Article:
Tankers slow to comply with new Panama Canal requirements

The full benefits of the new expanded Panama Canal will not be available to all very large oil tankers as long as those vessels fail to make certain equipment modifications, according to Reuters.

Some vessel owners, their hands tied by the slumping oil market, have been slow to make the necessary retrofits to mooring equipment, which are needed because the new bigger, deeper locks use tugboats rather than locomotives to pull ships through.

Unless and until the large tankers – such as suezmax and aframax vessels – make the modifications to standards approved by the Panama Canal Authority (ACP) they won’t have access to the inter-oceanic waterway.

Shipping industry experts estimate the costs of installing parts, mainly chocks and bollards, could be as much as $150,000 per tanker.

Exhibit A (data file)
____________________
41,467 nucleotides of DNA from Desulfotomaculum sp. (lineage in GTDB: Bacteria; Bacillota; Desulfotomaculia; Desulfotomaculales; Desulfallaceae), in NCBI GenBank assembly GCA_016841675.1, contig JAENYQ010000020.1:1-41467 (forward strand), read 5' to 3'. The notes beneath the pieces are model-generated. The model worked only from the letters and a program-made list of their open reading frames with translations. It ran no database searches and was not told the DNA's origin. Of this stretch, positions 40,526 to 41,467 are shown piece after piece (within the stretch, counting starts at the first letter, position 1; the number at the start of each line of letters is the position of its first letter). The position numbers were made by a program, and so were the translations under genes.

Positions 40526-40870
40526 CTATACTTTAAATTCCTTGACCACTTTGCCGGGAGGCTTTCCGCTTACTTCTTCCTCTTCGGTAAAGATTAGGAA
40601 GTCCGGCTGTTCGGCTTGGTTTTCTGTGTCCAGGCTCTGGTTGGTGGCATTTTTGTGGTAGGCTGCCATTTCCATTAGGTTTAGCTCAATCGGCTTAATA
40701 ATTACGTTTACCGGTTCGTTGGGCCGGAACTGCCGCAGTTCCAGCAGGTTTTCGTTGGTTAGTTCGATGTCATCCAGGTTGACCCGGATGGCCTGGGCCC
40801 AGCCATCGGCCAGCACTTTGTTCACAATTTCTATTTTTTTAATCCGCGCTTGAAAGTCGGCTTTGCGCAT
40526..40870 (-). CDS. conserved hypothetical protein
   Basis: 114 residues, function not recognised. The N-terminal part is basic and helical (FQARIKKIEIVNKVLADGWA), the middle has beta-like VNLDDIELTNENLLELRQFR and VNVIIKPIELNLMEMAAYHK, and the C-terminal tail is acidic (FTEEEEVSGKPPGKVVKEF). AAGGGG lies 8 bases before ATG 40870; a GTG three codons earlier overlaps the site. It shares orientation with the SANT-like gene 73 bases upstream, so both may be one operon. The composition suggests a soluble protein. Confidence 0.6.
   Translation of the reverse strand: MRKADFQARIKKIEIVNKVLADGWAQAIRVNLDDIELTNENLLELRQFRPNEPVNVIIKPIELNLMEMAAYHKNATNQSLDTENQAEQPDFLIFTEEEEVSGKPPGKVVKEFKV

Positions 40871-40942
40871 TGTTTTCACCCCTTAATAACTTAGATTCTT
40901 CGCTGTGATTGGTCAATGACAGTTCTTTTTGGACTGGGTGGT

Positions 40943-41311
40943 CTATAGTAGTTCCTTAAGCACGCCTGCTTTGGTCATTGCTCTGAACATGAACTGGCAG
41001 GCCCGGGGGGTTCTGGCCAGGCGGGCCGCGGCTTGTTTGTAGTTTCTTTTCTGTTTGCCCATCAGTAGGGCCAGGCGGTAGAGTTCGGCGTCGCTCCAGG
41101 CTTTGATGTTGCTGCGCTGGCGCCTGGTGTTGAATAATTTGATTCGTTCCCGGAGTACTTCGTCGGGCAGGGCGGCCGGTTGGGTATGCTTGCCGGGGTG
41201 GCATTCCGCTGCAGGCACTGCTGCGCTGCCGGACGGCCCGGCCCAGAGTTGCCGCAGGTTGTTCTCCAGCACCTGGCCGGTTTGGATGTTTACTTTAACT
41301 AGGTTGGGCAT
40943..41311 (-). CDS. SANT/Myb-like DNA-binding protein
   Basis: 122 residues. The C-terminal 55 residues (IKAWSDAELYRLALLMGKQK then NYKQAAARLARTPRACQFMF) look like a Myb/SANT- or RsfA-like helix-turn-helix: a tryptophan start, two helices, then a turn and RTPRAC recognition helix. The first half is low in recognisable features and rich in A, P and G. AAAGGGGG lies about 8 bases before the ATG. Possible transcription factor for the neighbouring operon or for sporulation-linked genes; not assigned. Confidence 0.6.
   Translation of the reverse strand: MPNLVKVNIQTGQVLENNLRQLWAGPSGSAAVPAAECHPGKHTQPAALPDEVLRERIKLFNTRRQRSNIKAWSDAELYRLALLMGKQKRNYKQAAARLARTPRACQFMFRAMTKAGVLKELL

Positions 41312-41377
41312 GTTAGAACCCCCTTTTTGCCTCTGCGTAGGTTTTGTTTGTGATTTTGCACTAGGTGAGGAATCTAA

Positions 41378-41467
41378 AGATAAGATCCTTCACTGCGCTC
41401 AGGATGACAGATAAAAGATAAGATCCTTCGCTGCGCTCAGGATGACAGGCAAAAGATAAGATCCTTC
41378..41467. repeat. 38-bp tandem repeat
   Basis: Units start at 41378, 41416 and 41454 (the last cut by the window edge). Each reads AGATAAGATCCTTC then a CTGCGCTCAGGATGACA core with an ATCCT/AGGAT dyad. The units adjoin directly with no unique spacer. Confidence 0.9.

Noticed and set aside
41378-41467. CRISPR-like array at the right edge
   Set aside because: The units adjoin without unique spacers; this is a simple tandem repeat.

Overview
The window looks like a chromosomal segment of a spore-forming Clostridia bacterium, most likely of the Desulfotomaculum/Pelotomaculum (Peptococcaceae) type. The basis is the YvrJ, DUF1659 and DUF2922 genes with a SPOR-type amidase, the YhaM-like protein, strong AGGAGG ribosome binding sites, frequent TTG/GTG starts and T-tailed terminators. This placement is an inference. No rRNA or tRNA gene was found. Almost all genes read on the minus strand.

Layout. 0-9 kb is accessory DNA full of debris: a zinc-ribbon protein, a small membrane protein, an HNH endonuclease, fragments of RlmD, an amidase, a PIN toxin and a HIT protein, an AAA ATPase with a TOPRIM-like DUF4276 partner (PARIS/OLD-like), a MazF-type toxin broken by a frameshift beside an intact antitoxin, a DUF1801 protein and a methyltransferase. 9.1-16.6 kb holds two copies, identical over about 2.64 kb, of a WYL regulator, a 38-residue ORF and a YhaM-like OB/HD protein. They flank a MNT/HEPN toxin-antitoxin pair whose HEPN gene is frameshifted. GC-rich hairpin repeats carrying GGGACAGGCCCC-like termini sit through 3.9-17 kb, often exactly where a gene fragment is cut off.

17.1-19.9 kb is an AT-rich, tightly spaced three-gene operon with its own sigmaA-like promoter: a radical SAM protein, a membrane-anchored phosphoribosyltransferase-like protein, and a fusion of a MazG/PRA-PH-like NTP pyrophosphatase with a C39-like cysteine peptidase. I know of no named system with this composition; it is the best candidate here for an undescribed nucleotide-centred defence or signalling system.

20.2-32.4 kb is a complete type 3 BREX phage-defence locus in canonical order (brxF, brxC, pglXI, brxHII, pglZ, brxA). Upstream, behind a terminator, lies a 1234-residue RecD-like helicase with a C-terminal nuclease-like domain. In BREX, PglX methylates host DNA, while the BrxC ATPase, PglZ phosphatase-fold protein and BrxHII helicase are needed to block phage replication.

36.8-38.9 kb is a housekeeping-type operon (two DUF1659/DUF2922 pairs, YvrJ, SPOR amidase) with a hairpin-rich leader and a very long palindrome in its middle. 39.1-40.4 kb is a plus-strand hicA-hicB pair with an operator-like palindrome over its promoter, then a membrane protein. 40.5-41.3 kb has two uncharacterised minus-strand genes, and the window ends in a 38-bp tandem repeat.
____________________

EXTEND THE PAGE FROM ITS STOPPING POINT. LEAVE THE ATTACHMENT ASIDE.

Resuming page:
The expanded Canal’s new locks had an inaugural opening on June 26.


Donal Scully

With 28 years experience writing and editing for newspapers in the UK and Hong Kong, Donal is now based in California from where he covers the Americas for Splash as well as ensuring the site is loaded through the Western Hemisphere timezone.
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